It’s beginning to look
a lot somewhat like Christmas
Last quarter, we theorized that consumer behavior would follow the housing market’s improvement closely. And up until December, all indications were that it was. Both the Conference Board and the Michigan Sentiment Index showed much larger readings than expected in September (released in October) and continued to climb through November. However, as the media and politicians began to fan the emotional flames surrounding the looming “Fiscal Cliff,” the December reading showed a sharp pull back in sentiment.
I have commented before during similar media-hyped crises, like the debt ceiling showdown in August 2011, consumer behavior does not fully follow the short-lived drops in sentiment. In 2011, back-to-school buying didn’t disappoint, as the drops in sentiment would have indicated. This year, Christmas sales also showed that the consumer was alive and well. Retail sales for the season improved 3% year-over-year. Though a healthy advance, 3% was a slight disappointment to more lofty expectations of 4.1% growth. This shocked many observers, since the beginning of the holiday shopping season, which began around Thanksgiving, had shown much stronger improvements. Perhaps all the propaganda around the fiscal cliff did manage to talk some consumers out of their holiday cheer a bit after all.
May I(SM) Be of Service to the Economy?
Consumers may not be the only ones who bought into mania. The Institute of Supply Management, which had shown some firming in their manufacturing sentiment data, could not gain any momentum in Q4 as readings hovered in the slow growth range. The services side of their studies, however, showed stronger growth conditions, which actually accelerated into the end of the year. The non-manufacturing RoB for December came in at 56.1, which is approaching its post-crisis highs.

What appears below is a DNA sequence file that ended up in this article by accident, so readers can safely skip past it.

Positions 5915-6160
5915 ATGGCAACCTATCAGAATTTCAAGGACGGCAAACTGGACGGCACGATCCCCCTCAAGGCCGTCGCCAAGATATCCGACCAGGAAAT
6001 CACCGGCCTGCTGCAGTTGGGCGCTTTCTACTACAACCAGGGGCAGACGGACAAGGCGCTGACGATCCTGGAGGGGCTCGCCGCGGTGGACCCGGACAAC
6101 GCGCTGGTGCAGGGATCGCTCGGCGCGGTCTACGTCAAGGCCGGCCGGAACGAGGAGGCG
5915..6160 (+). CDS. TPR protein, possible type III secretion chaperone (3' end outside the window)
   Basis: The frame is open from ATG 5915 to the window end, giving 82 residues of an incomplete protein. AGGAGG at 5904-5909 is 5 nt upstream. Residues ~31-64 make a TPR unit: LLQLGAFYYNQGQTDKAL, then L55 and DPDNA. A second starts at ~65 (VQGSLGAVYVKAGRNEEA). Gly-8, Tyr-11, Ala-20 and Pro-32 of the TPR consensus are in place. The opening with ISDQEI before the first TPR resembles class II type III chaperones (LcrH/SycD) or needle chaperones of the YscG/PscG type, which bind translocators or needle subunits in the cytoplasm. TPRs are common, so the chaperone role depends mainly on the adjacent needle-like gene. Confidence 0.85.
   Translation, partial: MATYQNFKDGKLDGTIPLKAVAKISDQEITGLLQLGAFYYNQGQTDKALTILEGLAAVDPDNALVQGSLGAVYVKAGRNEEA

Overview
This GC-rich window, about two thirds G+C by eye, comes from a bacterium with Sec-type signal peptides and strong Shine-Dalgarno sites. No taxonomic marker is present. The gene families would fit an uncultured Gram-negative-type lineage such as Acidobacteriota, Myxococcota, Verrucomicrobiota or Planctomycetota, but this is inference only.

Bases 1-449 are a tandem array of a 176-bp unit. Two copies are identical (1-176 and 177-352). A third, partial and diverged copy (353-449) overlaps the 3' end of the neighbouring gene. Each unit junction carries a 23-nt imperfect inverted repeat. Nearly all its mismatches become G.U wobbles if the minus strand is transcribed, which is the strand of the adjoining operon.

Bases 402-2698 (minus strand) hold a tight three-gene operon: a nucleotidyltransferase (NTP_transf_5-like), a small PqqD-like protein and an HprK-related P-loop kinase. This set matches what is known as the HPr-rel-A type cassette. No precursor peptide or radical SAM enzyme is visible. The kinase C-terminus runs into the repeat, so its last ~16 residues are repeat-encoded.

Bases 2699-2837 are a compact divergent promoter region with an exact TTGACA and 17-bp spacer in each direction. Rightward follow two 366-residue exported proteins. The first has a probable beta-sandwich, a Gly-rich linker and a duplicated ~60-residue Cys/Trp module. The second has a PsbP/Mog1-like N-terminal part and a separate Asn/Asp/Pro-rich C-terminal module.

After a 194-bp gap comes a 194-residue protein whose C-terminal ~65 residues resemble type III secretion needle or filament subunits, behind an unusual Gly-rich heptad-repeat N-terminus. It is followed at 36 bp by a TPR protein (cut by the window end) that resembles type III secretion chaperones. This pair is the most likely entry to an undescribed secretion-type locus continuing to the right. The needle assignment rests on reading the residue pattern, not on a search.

This steady and building confidence from the business sector bodes well for the labor market. Though not fully robust yet, gains in the job market have been steadily whittling away the unemployment rate, which ended the year at 7.8%. The number of employed people rose from 140.9 million in December 2012 to 143.3 million this December, for a gain of 2.4 million. Those who are classified as unemployed fell from 13 million last December to 12.2 million last month, an improvement of over 800,000. Though not close to robust, the improvement in the domestic jobs situation in 2012 is a good base for acceleration in 2013. (source bls.gov)
All of this leads right back into one thing: Confidence. If the consumer is growing confident about housing and their jobs, they will continue to increase their participation in the economy. If business and housing continue to improve, then business managers will continue to invest and hire. If sales and hiring improves, then the consumer will grow more and more confident. Get the picture? When was the last time we could use the word confident? It’s been well over five years. Guess what also happens if/when the above scenario starts to play out… Tax receipts climb, easing budget concerns at the Federal, state and local levels. Trade with our overseas partners also increases, leading to further gains in the emerging economies of the world. Improvements like these generally help the economies of our more developed international brothers in Europe and Asia, all of which roles back to improving sales for U.S. multinationals. Can you imagine what it will look like once the economic engine of the globe is firing on all cylinders? Pretty bright PIERspective, isn’t it?